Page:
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Updated: Last chance to comment – Land Use Bylaw amendments coming up for public hearing July 12

The public hearing is at 4:30 p.m. July 12
Bowen Island Municipality sign

Some Bowen Islanders want Bowen Island Municipality to hit the brakes on a Land Use Bylaw (LUB) amendment coming up for public hearing July 12.

The amendment is the first substantial review of the foundational LUB, which was adopted in 2002.

The scope of what’s been termed a “housekeeping bylaw,” is to amend the LUB to “streamline and clarify” the document “while not changing permitted uses on properties on Bowen,” according to an October staff report.

“The intent was not to make specific changes but to clarify intent behind regulation,” said BIM’s manager of planning and development Daniel Martin.

But some islanders are saying this housekeeping could have major implications for the island.

The bylaw received first reading in October 2020 and second reading in May 2021. As of July 5, BIM had received 36 comments on the subject. 

Some of the proposed changes are small (for example, “parcel” and “lot” are used interchangeably through the bylaw – so amendment makes everything “lot.”)

But there are consequential amendments for home owners and builders –  the definition of “building” is modified as is how building floor areas, grade and height are calculated as well as lot coverage. There are changes to limit projections into side setbacks (like decks) and to limit the size of landscaping ponds.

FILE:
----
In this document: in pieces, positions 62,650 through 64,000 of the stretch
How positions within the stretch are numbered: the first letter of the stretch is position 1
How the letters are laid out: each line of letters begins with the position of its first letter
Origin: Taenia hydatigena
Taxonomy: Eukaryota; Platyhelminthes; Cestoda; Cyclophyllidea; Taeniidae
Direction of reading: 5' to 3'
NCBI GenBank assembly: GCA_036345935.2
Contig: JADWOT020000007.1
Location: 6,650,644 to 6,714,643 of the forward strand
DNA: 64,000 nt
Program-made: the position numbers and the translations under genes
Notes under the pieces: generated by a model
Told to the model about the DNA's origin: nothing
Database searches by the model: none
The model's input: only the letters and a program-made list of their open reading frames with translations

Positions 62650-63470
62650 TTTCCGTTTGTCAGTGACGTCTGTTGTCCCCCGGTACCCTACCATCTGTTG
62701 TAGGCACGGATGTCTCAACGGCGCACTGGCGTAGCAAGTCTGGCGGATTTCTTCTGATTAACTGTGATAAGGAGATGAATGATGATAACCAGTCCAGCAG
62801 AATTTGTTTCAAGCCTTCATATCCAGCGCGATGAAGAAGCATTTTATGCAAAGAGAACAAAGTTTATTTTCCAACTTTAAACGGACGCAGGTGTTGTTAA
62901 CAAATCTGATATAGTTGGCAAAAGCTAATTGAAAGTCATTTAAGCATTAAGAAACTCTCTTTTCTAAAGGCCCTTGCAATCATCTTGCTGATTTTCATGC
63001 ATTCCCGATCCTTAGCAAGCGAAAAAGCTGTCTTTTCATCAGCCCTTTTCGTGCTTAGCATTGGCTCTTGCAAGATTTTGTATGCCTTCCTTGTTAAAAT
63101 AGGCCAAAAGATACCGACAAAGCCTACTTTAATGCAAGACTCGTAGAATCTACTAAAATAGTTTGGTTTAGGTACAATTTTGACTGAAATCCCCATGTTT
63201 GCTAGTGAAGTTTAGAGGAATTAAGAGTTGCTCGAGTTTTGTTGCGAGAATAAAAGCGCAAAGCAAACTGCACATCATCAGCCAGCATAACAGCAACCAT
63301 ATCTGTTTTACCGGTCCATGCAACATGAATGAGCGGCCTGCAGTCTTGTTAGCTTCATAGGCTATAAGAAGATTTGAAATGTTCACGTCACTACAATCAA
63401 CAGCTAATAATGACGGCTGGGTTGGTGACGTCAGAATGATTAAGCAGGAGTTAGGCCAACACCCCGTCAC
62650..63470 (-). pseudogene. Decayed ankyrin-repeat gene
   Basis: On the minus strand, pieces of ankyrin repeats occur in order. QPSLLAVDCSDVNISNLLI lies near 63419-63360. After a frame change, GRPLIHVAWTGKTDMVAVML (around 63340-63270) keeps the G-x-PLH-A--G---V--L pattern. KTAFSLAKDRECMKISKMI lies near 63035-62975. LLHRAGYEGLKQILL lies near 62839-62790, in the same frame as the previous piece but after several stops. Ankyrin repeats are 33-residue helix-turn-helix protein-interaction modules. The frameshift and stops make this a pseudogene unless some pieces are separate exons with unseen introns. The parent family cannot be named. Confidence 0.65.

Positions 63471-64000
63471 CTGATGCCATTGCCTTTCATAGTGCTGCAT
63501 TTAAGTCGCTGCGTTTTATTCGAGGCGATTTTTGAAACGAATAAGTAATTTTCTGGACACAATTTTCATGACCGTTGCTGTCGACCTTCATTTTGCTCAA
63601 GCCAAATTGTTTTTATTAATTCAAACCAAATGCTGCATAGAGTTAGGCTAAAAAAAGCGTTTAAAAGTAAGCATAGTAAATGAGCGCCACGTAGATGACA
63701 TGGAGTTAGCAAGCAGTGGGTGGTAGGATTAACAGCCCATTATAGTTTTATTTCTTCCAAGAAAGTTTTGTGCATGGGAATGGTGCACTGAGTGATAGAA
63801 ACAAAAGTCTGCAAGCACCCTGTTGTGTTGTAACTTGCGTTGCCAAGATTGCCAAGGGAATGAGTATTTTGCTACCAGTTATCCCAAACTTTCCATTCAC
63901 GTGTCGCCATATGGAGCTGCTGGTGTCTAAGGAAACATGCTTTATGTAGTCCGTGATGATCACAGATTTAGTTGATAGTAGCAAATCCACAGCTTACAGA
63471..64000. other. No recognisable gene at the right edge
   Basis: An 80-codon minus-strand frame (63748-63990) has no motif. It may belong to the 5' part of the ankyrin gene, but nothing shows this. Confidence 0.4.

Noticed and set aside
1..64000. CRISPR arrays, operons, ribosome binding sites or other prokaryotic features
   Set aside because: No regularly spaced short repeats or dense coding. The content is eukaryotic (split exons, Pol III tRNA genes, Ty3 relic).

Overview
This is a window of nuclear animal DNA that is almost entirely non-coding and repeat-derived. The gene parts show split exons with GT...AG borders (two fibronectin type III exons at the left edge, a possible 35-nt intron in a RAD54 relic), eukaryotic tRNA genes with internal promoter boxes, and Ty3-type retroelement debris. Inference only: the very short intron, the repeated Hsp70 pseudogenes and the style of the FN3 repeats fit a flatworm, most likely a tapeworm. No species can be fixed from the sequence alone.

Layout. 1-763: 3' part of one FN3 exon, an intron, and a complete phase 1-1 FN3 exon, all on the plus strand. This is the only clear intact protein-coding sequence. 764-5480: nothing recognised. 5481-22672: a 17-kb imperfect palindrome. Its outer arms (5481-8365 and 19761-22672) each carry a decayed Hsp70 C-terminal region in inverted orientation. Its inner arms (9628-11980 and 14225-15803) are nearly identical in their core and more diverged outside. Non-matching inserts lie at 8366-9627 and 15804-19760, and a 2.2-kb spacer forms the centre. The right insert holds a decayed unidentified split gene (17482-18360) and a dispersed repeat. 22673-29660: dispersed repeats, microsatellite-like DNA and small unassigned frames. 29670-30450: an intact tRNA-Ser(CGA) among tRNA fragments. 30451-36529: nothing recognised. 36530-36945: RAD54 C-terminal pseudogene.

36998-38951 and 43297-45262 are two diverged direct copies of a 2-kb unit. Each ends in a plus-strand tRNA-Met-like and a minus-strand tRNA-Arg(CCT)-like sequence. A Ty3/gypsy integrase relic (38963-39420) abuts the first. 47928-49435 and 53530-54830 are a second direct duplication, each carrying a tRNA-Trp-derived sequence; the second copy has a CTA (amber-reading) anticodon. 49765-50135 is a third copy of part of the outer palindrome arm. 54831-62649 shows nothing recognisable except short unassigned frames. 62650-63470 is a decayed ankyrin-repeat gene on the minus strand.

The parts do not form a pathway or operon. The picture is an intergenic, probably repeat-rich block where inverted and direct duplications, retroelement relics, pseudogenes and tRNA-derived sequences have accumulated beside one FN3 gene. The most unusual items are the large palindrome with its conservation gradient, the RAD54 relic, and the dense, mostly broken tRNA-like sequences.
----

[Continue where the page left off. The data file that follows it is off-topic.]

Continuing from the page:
Some uses are amalgamated under a single definition (eg. Cottage and artisan industry; agriculture and horticulture; office and general services; inn and guest house). And some definitions are added “light manufacturing,” “fence,” “cemetery,” “retaining wall,” “wood processing” among others.

E-vehicle charging is added as allowed at gas stations and there’s an allowance for solar panels to exceed the building height limits.

Oil-water separators will be required with automobile repair across the island (not just in the zone allowing vehicle repair garage) and six parking spaces for vehicle repair garages across all zones.

Letters to council and to the Undercurrent have commented that the bylaw was branded as a “housekeeping” bylaw while making some significant changes to the LUB, also noting that the conclusion of public consultation – the public hearing – will be held over Zoom, in the summertime, at 4:30 p.m.

However, some of the loudest outcry has been over a modification to what’s allowed for vehicle repair under the “home occupation” section of the bylaw. The bylaw currently allows for hobby or home occupation maintenance of one motor vehicle, licenced or not, at a time on a property, with the requirement that the repairs be done within a year. The amendment limits this further, allowing the maintenance of just one motor vehicle per month per property.